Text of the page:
Re-Thinking Missions: A Laymen's Inquiry after One Hundred Years

By William Ernest Hocking; Laymen's Foreign Missions Inquiry. Commission of Appraisal | Go to book overview

CHAPTER XII
WOMEN'S INTERESTS AND ACTIVITIES

The changing status of women in the Orient. The East today represents a radically different environment for women, from that which the pioneer women missionaries, or those of even a later period, found when they came to the Orient. An Indian Mohammedan woman a delegate to the Round Table Conference in London in 1930 and 1931; Chinese women delegates in the National People's Assembly in Nanking in May, 1931; a team of Japanese women athletes competing in the Olympic Games in Los Angeles in August, 1932, are all high lights of the change which is sweeping over the eastern world, vitally affecting the position of women.

In India, where vibrant nationalism has been a powerful ally, the emergence of women has become perhaps the most significant fact of the present day. Political equality, demands for equal educational opportunity, social legislation against child marriage, protests against purdah (literally a curtain symbolizing the veiling and seclusion of women), the active participation of women leaders in the national struggle, and the mobilization of a self-conscious, intensely alive group of women leaders in national movements like the All-India Woman's Conference, are indications of the dawning of a new day for Indian womanhood.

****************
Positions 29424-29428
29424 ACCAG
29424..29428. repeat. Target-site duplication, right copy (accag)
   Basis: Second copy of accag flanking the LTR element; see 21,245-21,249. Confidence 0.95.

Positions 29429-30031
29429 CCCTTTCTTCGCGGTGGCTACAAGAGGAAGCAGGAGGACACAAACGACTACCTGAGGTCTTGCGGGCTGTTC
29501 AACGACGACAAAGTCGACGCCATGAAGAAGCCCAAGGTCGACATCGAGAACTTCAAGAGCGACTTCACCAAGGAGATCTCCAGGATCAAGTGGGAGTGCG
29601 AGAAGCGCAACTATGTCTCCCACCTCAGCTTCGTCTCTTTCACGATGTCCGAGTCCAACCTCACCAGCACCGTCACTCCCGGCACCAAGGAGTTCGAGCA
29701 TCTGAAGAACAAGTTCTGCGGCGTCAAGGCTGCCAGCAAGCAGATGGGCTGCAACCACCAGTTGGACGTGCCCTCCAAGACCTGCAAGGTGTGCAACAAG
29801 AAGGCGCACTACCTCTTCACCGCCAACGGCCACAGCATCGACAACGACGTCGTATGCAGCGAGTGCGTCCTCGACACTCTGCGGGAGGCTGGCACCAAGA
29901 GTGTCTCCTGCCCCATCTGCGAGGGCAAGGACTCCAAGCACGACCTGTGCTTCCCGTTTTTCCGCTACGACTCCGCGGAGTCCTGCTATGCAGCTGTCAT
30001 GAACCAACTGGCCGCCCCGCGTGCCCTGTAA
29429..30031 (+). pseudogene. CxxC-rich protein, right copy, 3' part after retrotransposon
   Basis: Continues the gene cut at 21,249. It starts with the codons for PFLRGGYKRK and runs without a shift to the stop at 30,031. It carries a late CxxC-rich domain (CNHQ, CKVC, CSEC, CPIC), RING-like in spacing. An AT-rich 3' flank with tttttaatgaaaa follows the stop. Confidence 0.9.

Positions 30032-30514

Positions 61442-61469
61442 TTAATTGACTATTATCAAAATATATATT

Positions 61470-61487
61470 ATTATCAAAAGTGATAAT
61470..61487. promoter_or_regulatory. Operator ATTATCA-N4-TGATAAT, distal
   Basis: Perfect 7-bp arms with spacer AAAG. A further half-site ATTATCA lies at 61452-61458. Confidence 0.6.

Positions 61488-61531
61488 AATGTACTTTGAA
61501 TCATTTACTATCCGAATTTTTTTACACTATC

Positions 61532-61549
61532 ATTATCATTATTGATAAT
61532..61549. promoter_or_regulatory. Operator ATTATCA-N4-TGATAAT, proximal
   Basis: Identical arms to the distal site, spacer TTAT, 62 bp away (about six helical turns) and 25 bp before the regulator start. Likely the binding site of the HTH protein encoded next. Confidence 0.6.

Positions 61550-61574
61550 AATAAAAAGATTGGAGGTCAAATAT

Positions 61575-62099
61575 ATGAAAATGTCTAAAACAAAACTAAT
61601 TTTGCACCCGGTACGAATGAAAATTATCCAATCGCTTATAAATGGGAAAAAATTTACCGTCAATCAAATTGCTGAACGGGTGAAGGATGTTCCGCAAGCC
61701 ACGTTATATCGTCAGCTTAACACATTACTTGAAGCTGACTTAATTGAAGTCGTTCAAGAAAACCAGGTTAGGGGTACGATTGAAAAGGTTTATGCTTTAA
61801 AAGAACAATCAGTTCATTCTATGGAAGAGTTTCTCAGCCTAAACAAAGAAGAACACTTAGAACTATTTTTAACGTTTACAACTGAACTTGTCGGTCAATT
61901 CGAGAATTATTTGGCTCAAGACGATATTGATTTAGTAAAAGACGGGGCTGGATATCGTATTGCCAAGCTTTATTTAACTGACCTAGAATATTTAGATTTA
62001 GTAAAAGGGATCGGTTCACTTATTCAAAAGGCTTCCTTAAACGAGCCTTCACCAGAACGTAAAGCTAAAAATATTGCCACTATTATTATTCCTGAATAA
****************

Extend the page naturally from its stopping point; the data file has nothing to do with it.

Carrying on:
In Burma there is no such distinctive transformation. Free from the deep shadows of child marriage and purdah, and on an already accepted basis of social and economic equality with men, the life of Burmese women presents naturally no black and white contrasts of change such as one finds in India, but only a slow, steady growth of enlightenment through education. Burmese women leaders are becoming increasingly con

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